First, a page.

The number of deaths in Germany from the coronavirus has surpassed those reported by China, according to statistics released on Wednesday by local health authorities.

Data analysis firm Risklayer and Karlsruhe Institute of Technology, which compiles real-time figures from nearly 400 local authorities, reported 301 new deaths over the past 24 hours, bringing the toll to 3,495.

China, where the pandemic began in December, so far confirmed 3,342 deaths from the virus.

Despite the staggering death toll in Germany, the number of new daily cases of COVID-19 remained below 3,000 for a third consecutive day.

With 2,138 new cases, the number of people infected with the virus climbed to 132,210, according to figures published by Tagesspiegel daily.

Germany’s disease control agency, the Robert Koch Institute, has reported that nearly 72,600 people have recovered from the virus so far.

The country has the fifth-highest tally of reported COVID-19 infections in the world, ranking behind the U.S., Spain, Italy, and France. But its death toll remains far lower than other hard-hit countries.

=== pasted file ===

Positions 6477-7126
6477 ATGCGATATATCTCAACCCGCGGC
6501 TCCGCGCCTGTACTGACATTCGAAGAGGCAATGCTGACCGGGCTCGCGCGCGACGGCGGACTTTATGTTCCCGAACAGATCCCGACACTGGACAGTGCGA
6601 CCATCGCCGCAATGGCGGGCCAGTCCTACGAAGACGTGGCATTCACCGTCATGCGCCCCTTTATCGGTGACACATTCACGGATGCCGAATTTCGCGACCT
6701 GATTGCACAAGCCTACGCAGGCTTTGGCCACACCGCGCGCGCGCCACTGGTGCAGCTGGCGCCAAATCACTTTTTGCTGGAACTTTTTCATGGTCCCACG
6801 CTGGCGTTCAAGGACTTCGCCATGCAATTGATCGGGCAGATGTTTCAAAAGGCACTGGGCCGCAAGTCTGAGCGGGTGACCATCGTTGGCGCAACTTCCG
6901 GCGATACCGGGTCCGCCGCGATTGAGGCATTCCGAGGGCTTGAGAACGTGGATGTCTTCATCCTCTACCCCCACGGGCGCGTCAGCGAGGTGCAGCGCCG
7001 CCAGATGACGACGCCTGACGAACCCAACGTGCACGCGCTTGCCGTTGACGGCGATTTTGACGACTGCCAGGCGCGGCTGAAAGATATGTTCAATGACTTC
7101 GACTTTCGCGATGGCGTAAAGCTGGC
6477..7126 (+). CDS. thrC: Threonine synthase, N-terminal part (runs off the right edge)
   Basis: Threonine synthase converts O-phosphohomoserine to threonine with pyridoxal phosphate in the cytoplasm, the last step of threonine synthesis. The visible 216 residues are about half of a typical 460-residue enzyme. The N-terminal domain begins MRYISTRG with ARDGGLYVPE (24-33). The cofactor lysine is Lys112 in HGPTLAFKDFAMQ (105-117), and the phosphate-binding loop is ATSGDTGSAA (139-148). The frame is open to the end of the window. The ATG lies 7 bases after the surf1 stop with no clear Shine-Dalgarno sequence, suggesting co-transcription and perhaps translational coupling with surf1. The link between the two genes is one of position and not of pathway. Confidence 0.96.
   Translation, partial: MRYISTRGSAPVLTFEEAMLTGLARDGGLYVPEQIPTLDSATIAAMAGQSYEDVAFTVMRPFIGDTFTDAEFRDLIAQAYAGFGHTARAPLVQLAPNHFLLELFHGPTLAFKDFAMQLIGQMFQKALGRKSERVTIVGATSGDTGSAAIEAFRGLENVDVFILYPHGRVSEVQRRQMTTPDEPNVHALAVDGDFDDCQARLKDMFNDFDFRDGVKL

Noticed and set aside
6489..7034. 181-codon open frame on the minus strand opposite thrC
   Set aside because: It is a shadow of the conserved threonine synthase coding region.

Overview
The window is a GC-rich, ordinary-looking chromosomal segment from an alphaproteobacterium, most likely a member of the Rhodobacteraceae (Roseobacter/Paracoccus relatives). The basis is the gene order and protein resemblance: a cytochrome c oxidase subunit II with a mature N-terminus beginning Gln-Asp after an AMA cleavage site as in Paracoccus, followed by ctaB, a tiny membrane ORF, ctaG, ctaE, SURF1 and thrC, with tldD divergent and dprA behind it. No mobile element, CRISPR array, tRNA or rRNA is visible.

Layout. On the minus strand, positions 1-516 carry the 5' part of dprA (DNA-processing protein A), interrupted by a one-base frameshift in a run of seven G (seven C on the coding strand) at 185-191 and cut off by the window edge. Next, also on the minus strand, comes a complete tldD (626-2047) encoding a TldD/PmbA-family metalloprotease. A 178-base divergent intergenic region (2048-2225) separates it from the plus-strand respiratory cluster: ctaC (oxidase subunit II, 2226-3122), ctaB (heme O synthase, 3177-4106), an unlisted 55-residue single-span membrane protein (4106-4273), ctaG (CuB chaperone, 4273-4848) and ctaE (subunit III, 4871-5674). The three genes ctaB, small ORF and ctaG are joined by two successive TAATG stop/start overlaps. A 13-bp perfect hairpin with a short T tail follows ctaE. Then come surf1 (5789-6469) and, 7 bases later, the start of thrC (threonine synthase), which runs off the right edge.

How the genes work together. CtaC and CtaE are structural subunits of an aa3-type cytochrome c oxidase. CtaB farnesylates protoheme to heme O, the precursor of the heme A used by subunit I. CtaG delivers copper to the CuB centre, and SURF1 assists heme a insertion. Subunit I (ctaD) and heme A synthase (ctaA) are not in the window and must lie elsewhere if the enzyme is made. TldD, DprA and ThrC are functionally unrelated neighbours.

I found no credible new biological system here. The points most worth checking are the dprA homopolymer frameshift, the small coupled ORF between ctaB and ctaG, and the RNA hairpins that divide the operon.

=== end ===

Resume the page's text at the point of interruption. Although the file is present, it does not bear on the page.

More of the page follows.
Besides widespread coronavirus testing, Germany has also significantly raised the bed capacity of intensive care units in hospitals: from 28,000 to nearly 40,000 in a couple of weeks.

As of Tuesday, hospitals across the country had more than 8,500 free intensive care beds for coronavirus patients.

The German government imposed strict lockdown measures last month, ordering all non-essential shops to close, canceling festivals, sports events, and banning any social contact among more than two people in public.

Chancellor Angela Merkel is set to hold a video conference on Wednesday with the premiers of federal states to reassess the situation and discuss a gradual relaxing of coronavirus lockdown measures.

Since the virus emerged last December in the Chinese city of Wuhan, it has spread to at least 185 countries and regions.

There are nearly 2 million confirmed infections globally with over 126,700 deaths, according to the US-based Johns Hopkins University. More than 493,600 have recovered.